Disaster Risk Reduction

Disaster Risk Reduction

How to include the environment in disaster risk reduction efforts

Disaster Risk Reduction

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Disaster risk reduction (DRR) is based on reducing 1) the scale and frequency of hazards and 2) the vulnerability to damage by these hazards to individuals and society, including social and built infrastructure, the economy and individual livelihoods. Both hazards and vulnerability need to be addressed at the same time for DRR to be effective. Healthy ecosystems such as wetlands, forests and coastal areas, including mangroves and sand dunes, can not only reduce vulnerability to hazards by supporting livelihoods but also act as physical barriers that reduce the impact of hazard events. The extent to which an ecosystem will buffer against natural hazards and contribute to reducing risk depends on the ecosystem’s health and the intensity of the event. Ecosystem-based approaches can be used to reduce disaster risk and should be incorporated into risk reduction during disaster recovery and development programming.

Eco-system approach to DRR

The incorporation of the environment into reducing the scale and frequency of hazards is through an eco-system approach to DRR. Measures can be defined as:

Within eco-system based DRR, opportunities to reduce hazard scale and frequency are identified within the natural environment and compared with costs and impact of hard measures. For example, planting mangroves can reduce wave erosion and intensity on cyclone-affected coasts, at a cost which is less than that of constructing sea walls and other hard structures. The mangroves also provide other ecosystem benefits such as space for small fish to develop and pollution control.

Ecosystem approaches to reducing hazard scale and frequency are often less expensive than hard measures. Unlike some hard measures, such as construction requiring sand and gravel which have direct and potentially negative environmental impacts on the environment, ecosystem-based measures are usually environmentally neutral or positive. In practice, ecosystem-based and hard measures are often combined to create the right mix of costs to benefits in reducing the scale and frequency of hazards. A mix of measures is often due to a need to immediately address specific high threats from hazards (using hard measures), with more time available to address other threats (using soft measures). An example is building a flood retention dam to protect a chemical plant (hard, high cost, immediate impact on reducing threat), combined with reforesting the upper catchment to reduce flood scale and frequency (soft, lower cost, longer term impact) over the long term. Reforestation would increase the usable life of the retention dam by reducing erosion, and have additional ecosystem benefits, including carbon capture, improved slope stability, reduced rock fall damage and improved aesthetics. The WWF Flood Green Guide provides an approach to assessing whether hard or soft measures, or a combination of both, are the most appropriate to reduce hazard scale or frequency.

Within ecosystem-based DRR, reducing vulnerability focuses on:

Vulnerability can be reduced using a combination of hard and soft approaches. A decision to select a vulnerability reduction-focused measure or a hazard scale/frequency reduction-focused measure is based on an assessment of costs and benefits and preferences of those who are vulnerable, as part of the risk assessment and decision-making process. The assessment should be holistic (where damage is rarely reduced through a single intervention), and be sure to cover indirect costs and benefits, as well as social impacts.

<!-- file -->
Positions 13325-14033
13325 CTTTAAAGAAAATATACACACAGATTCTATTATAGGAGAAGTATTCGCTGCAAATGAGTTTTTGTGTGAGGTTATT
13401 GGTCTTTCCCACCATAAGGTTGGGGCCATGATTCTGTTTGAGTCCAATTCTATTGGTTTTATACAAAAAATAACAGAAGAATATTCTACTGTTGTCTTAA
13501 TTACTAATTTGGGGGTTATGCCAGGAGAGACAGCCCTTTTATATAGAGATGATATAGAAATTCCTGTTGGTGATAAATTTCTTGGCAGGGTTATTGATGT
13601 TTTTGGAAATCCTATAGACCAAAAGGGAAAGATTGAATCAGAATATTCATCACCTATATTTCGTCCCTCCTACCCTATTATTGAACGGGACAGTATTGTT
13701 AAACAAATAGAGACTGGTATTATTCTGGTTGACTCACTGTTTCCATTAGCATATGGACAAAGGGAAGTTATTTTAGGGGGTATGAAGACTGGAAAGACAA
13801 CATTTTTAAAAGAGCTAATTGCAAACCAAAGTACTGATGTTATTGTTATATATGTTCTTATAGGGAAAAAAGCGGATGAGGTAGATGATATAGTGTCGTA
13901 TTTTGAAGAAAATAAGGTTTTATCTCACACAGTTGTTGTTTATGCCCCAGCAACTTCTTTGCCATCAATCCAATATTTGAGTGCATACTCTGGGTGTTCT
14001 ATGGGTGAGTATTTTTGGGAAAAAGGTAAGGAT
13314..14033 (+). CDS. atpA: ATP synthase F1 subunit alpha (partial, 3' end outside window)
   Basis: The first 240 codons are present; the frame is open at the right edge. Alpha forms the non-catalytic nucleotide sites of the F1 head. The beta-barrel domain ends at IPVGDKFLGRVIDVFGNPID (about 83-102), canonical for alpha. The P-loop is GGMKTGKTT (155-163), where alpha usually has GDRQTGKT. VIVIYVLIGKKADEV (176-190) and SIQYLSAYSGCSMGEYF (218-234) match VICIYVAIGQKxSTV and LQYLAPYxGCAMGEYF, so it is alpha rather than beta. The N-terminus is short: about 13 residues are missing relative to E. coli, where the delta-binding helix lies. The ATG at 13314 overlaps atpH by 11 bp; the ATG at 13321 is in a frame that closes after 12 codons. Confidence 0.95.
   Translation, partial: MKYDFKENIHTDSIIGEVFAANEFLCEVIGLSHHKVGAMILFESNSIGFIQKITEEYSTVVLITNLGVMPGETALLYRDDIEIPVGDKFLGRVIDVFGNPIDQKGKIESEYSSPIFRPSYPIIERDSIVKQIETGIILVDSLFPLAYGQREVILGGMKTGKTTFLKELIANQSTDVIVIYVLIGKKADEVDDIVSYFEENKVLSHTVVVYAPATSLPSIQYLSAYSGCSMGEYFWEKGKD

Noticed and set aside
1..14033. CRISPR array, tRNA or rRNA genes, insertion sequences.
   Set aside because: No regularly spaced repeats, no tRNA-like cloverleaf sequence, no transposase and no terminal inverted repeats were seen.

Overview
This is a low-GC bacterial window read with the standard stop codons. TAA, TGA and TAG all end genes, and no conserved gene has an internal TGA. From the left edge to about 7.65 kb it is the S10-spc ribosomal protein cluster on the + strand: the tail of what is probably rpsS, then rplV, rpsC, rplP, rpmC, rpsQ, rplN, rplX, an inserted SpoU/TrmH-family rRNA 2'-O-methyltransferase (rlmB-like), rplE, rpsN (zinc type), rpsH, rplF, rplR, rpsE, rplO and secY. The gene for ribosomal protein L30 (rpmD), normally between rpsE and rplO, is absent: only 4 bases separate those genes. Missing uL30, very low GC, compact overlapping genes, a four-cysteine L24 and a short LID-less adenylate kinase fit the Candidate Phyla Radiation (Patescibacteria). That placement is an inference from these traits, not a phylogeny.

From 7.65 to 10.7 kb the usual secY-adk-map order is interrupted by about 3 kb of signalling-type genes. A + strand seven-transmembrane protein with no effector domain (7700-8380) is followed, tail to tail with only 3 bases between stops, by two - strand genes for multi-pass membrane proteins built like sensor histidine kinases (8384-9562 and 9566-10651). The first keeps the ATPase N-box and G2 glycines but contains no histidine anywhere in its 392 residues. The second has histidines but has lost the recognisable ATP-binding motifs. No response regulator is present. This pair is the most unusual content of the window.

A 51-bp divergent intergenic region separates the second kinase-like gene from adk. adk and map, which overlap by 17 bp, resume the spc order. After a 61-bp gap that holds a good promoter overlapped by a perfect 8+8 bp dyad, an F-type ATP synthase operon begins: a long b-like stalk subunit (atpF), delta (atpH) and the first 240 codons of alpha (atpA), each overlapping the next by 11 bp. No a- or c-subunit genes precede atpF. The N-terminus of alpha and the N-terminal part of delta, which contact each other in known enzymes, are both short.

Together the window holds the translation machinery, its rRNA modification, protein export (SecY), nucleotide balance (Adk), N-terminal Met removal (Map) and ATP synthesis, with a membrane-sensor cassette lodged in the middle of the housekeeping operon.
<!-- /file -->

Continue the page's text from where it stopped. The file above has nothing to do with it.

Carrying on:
Any significant effort to reduce damage from a hazard should undergo at least a basic environmental scoping process to identity direct, indirect and cumulative environmental impacts. This scoping can be useful in identifying ecosystem-based options to reduce expected negative impacts. If the risk reduction efforts are of any size, good practice and regulations likely require a formal environmental review.

Ecosystems’ role in building resilience

In contrast to addressing the potential for damage from a hazard, ecosystems can also build the resilience to disasters by reducing the social and human-scale damage that might occur. The use of ecosystems and the environment should not reduce the potential to use the environment to secure similar benefits in the future, in accordance with the environmental sustainability concept[1]. At a practical level, improving resilience means identifying and addressing ways in which the environment is being used which can:

Conditions are often linked to inequity, poverty, land tenure, population density, displacement and inter or intra state conflict. As a group these broader conditions are often referred to as root causes. The scale and scope of interventions to reduce environmental damage, address root causes and promote sustainability are broad, but comprise the following basic steps:

Disaster recovery efforts should incorporate efforts to reduce the risk of similar disasters in the future, where an ecosystem-based approach involves four steps:

  1. Identify the environmental factors related to a disaster, including (1) hazard scale or frequency, (2) ways the environment has been used before the disaster or (3) damage caused by the disaster to the environment.
  2. Identify which of these factors can be addressed by long term, short term or long and short-term ecosystem measures.
  3. Integrate the short-term measures into near-term recovery planning.
  4. Integrate the long-term measures into post disaster long term recovery or development plans.

For example, following a disaster waste and debris need to be removed as a short-term measure. Post-disaster, waste and debris management can be accomplished through a compensated work to collect, segregate, reuse, recycle, repurpose, renew or dispose of the waste and debris. This work will reduce the negative impacts of unplanned disposal and reduce the need for additional materials for recovery through, for instance, using concrete rubble for road basement, or organic materials for mulch. (See the section on Debris & Waste)